A key challenge which needs to be addressed when looking at the problem from a statistical perspective is how to obtain statistically valid inferences from the protected data, i.e. how to take the extra uncertainty from the protection mechanism into account. In this talk I will present some ideas to address this problem. The methodology will be illustrated using administrative data gathered by the German Federal Employment Agency. Detailed geocoding information has been added to this database recently and plans call for making this valuable source of information available to the scientific community. I will discuss which steps are required to generate privacy protected microdata for this database and illustrate, which problems arise in practical settings when following the recommendations in the literature for generating differentially private microdata. I will propose some strategies to overcome these limitations and show how valid inferences for means and totals can be obtained from the protected dataset.

9:45 am10:30 am
Speaker: Joshua Snoke (RAND Corporation)

We propose a method to release differentially private synthetic datasets using any parametric synthesizing model. Synthetic data, one of the popular methods in the disclosure control literature and among statistical agencies, releases alternative data values in place of the original ones. We guarantee ε-DP by sampling the parameters for the synthesizing distribution from the exponential mechanism, and we produce synthetic data that maximizes the distributional similarity of the synthetic data relative to the original data using a measure known as the pMSE. The flexibility of the framework allows for a variety of modeling choices given schematic or prior information. We also relax common DP assumptions concerning the distribution and boundedness of the original data, allowing for the release of differentially private data that is unbounded or continuous without additional assumptions. We prove theoretical results for the privacy guarantee, give simulation results for the accuracy of linear regression coefficients, and discuss two computational limitations.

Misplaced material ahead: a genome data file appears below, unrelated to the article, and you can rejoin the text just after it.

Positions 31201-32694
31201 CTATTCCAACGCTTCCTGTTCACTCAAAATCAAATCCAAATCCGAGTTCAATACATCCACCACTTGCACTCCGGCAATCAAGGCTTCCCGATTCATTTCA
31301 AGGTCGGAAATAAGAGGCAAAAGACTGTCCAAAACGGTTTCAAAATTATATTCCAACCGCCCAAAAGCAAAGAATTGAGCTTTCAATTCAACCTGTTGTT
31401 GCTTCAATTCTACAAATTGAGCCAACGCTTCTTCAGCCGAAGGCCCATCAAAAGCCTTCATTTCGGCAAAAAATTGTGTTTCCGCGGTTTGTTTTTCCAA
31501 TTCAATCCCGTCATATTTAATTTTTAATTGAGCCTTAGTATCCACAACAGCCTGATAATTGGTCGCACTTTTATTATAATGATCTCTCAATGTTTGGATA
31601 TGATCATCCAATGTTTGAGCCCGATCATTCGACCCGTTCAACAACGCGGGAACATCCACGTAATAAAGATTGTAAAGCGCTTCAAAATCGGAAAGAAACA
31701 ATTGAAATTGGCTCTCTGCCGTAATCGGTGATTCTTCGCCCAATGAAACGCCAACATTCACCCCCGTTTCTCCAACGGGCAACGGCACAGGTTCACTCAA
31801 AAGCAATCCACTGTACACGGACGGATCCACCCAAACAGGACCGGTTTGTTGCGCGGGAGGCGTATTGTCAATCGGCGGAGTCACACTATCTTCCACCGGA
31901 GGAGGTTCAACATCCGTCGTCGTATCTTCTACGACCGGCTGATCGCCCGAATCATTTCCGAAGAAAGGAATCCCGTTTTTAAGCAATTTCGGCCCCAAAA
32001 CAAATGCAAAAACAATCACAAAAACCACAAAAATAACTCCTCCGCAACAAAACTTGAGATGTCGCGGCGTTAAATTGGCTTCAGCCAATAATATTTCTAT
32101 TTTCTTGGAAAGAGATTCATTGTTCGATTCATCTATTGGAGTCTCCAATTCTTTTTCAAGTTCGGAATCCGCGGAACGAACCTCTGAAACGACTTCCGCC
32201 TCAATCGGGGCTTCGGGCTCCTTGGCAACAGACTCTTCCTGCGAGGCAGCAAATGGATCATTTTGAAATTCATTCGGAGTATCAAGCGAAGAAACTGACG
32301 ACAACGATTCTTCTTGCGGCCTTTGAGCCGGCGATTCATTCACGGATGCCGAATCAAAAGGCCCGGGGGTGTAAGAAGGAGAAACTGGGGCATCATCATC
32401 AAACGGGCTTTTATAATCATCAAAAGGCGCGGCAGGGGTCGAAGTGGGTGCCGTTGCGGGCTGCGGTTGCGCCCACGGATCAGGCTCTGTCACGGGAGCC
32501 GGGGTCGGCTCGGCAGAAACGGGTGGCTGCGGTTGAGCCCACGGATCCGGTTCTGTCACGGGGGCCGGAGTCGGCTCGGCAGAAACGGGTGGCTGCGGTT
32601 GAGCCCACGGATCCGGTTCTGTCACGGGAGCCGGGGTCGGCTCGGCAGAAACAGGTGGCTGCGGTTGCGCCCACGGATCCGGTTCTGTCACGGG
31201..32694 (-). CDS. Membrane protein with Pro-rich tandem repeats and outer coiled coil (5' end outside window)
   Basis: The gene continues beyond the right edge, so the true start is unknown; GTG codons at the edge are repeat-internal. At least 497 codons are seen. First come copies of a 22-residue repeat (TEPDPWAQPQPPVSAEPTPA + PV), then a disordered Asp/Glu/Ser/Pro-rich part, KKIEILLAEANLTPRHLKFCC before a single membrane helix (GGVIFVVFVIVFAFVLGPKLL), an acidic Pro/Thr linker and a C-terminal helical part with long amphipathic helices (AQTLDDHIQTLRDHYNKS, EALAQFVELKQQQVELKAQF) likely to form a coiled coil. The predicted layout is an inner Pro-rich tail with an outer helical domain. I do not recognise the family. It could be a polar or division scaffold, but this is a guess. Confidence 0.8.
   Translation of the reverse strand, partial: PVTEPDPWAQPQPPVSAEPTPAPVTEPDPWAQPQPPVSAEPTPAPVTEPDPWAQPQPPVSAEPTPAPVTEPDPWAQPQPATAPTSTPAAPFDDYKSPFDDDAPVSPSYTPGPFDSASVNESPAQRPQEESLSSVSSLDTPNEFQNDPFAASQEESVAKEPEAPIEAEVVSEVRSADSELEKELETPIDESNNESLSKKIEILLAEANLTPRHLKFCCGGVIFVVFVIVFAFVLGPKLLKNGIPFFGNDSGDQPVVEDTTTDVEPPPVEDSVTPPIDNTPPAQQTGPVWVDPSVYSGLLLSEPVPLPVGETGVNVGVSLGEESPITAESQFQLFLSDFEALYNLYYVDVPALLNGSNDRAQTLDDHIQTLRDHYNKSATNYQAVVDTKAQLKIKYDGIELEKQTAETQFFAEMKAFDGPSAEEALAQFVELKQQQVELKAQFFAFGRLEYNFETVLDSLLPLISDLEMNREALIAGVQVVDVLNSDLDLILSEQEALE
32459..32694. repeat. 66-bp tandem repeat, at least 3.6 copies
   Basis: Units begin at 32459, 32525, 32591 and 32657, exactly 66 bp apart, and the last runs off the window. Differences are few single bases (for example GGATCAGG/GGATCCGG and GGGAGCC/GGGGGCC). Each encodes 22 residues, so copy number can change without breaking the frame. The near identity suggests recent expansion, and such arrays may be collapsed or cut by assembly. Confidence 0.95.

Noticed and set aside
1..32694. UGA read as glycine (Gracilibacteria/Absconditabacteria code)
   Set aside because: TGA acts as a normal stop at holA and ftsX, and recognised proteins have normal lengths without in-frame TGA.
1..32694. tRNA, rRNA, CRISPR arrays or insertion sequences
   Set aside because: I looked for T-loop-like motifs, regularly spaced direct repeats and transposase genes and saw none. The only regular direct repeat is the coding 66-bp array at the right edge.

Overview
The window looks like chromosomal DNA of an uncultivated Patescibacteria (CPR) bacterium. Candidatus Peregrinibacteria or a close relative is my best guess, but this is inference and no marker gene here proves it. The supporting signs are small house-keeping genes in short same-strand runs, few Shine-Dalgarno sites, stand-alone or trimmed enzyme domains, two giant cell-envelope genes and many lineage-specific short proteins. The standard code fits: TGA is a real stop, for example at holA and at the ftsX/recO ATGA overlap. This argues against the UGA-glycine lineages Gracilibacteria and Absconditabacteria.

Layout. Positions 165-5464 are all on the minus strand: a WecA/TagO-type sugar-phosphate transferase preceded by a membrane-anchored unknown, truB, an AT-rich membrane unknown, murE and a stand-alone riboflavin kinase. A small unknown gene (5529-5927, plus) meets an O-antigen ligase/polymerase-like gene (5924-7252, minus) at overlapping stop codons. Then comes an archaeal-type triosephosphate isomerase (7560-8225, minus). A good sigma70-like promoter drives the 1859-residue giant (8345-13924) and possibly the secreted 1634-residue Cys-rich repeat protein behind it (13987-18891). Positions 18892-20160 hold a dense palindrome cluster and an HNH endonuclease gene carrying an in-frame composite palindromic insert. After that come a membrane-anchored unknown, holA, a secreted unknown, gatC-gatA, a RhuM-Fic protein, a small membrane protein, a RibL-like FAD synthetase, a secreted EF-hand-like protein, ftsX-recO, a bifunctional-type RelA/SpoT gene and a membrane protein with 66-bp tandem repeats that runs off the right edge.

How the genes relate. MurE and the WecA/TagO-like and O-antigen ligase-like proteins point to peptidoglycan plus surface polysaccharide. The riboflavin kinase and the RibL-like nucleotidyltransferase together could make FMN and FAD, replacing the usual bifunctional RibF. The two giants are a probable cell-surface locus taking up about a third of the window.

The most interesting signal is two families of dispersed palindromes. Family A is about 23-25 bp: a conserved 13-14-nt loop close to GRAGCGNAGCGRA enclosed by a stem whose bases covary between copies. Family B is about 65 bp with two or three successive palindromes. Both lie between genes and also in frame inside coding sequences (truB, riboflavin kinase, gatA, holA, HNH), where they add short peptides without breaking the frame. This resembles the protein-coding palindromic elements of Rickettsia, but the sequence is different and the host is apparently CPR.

11:00 am11:45 am
Speaker: Ashwin Machanavajjhala (Duke University)

With the rising awareness of reconstruction attacks and the limitations of ad hoc disclosure limitation techniques, there is growing interest in deploying differentially private solutions to release summaries over personal data in several domains. This talk will outline a checklist for a successful deployment of differential privacy based on my recent experiences deploying differential privacy, with takeaways for practitioners and open challenges for privacy researchers.

11:45 am12:30 pm
Speaker: Natalie Shlomo (University of Manchester)

This talk will start with an overview of the traditional statistical disclosure limitation (SDL) framework implemented at statistical agencies for standard outputs, including types of disclosure risks, how disclosure risk and information loss are quantified, and some common SDL methods. Traditional SDL approaches were developed to protect against the risk of re-identification which is grounded in legislation and statistics acts. In recent years, however, we have seen the digitalization of all aspects of our society leading to new and linked data sources offering unprecedented opportunities for research and evidence-based policies. These developments have put pressure on statistical agencies to provide broader and more open access to their data. On the other hand, with detailed personal information easily accessible from the internet, traditional SDL methods for protecting individuals may no longer be sufficient and this has led to agencies relying more on restricting and licensing data. With increasing demands for more open and accessible data, the  disclosure risk of concern for statistical agencies has shifted from  the risk of re-identification  to inferential disclosure where  confidential information may be revealed exactly or to a close approximation. Statistical agencies are now revisiting their intruder scenarios and types of disclosure risks and assessing new privacy models with more rigorous data protection (perturbative) mechanisms for more open strategies of dissemination. Statisticians are now  investigating the possibilities of incorporating Differential Privacy (Dwork, et al 2006) into their SDL framework, especially for web-based dissemination applications where outputs are generated and protected on-the-fly without the need for human intervention to check for disclosure risks. We discuss these dissemination strategies and the potential for Differential Privacy to provide privacy guarantees against inferential disclosure.